Report: US Contractors Accused Of Funding Taliban Attacks Against US Troops
A group of companies is being sued by nearly 400 people who were either wounded while serving in the U.S. military in Afghanistan or are family members of service members who died in the conflict for allegedly helping fund attacks against Americans by making protection payments to the Taliban, according to Courthouse News.
“Defendants supported the Taliban for a simple reason: Defendants were all large Western companies with lucrative businesses in post 9/11 Afghanistan, and they all paid the Taliban to refrain from attacking their business interests,” the 288-page complaint filed in federal court in Washington, D.C. states. “Those protection payments aided and abetted terrorism by directly funding an al-Qaeda-backed Taliban insurgency that killed and injured thousands of Americans.”
The companies that operated in war-torn Afghanistan allegedly cooperated in the Taliban’s mob-style demands for payment in exchange for guarantees that their interests would not be attacked.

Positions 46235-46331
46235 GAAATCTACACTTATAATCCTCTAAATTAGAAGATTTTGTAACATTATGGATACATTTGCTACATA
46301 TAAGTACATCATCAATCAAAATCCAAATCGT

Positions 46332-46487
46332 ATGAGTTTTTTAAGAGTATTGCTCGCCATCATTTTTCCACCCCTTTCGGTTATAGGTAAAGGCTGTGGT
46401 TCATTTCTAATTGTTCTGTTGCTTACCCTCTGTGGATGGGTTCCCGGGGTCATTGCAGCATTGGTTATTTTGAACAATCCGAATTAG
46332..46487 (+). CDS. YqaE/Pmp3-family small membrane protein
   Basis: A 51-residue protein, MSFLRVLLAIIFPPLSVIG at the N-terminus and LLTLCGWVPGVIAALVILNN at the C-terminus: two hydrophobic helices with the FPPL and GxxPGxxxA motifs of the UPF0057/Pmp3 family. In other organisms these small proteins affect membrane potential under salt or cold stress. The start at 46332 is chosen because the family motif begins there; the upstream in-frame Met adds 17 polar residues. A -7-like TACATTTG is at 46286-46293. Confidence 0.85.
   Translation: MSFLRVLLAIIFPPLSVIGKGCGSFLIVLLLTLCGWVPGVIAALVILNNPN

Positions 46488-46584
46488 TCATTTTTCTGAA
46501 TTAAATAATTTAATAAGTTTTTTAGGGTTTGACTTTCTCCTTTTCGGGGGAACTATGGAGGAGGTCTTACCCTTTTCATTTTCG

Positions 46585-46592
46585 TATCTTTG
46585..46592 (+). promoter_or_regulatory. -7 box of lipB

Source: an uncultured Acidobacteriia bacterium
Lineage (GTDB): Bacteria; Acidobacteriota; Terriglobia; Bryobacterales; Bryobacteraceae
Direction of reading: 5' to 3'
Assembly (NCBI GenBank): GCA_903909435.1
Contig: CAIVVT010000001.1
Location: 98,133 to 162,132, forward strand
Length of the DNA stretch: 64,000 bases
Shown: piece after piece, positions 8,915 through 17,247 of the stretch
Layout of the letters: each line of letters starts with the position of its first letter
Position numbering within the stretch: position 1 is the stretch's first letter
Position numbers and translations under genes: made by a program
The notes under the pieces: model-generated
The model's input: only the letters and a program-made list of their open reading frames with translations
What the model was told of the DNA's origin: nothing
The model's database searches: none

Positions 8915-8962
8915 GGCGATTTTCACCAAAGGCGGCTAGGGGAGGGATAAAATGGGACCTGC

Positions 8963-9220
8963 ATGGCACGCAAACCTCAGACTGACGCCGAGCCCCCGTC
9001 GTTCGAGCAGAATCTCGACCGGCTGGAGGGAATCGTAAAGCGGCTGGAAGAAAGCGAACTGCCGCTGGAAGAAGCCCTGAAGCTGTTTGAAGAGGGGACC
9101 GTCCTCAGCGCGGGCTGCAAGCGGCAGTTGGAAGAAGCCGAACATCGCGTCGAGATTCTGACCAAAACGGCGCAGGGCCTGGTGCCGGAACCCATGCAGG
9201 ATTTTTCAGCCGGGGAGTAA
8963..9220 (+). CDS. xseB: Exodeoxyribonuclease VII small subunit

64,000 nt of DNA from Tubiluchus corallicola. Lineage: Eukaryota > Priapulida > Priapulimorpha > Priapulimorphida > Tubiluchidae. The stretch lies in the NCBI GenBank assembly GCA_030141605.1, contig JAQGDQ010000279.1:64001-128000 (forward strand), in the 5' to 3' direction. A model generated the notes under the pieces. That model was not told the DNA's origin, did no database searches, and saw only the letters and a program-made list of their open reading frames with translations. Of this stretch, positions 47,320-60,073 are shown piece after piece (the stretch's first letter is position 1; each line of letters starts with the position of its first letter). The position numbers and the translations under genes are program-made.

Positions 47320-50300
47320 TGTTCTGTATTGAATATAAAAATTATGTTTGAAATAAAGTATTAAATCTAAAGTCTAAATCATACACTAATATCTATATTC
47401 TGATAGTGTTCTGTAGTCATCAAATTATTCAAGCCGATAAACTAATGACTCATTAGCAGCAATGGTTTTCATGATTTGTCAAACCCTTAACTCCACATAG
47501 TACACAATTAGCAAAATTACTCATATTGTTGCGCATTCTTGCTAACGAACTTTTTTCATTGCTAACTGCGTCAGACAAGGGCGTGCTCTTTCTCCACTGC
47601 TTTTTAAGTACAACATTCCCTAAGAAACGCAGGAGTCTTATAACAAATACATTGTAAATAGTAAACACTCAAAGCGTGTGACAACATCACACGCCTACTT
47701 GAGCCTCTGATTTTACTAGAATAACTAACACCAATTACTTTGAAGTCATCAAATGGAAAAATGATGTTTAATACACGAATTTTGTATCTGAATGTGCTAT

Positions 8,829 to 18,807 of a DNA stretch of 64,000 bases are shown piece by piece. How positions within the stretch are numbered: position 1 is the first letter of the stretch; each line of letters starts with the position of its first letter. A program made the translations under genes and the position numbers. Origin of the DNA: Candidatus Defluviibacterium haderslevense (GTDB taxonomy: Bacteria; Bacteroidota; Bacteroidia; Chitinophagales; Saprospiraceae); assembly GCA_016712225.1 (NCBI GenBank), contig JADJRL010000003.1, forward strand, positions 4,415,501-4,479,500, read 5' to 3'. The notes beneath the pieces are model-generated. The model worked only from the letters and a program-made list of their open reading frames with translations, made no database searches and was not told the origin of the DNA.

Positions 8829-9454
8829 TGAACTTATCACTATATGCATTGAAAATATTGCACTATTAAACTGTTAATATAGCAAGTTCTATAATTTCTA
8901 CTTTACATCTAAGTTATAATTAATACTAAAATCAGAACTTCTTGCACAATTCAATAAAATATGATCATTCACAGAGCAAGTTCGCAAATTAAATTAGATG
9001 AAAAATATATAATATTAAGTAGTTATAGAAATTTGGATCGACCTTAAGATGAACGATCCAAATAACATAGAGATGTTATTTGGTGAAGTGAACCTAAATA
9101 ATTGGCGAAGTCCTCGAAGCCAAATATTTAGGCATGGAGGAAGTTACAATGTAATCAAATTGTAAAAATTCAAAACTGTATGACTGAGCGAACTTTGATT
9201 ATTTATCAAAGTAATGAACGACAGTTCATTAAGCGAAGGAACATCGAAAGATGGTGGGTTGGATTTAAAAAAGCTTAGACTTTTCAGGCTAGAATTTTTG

Those payments climbed as high as 40 percent of the value of one company’s project.
The complaint continues to state that “Defendants decided that buying off the terrorists was the most efficient way to operate their businesses while managing their own security risks--even though doing so jeopardized other American lives.”
The complaint names the South African telecom firm MTN, London-based G4S Holdings International and its subsidiaries, the Palm Beach Gardens, Florida company Centerra Group, the Bethsda, Maryland company DAI Global, the Lenoir City, Tennessee firm Janus Global Operations, Overland Park, Kansas’ Black & Veatch Special Projects, and the Canadian company Louis Berger Group and its subsidiaries and affiliates.
The lawsuit is being brought under the Anti-Terrorism Act and seeks unspecified damages.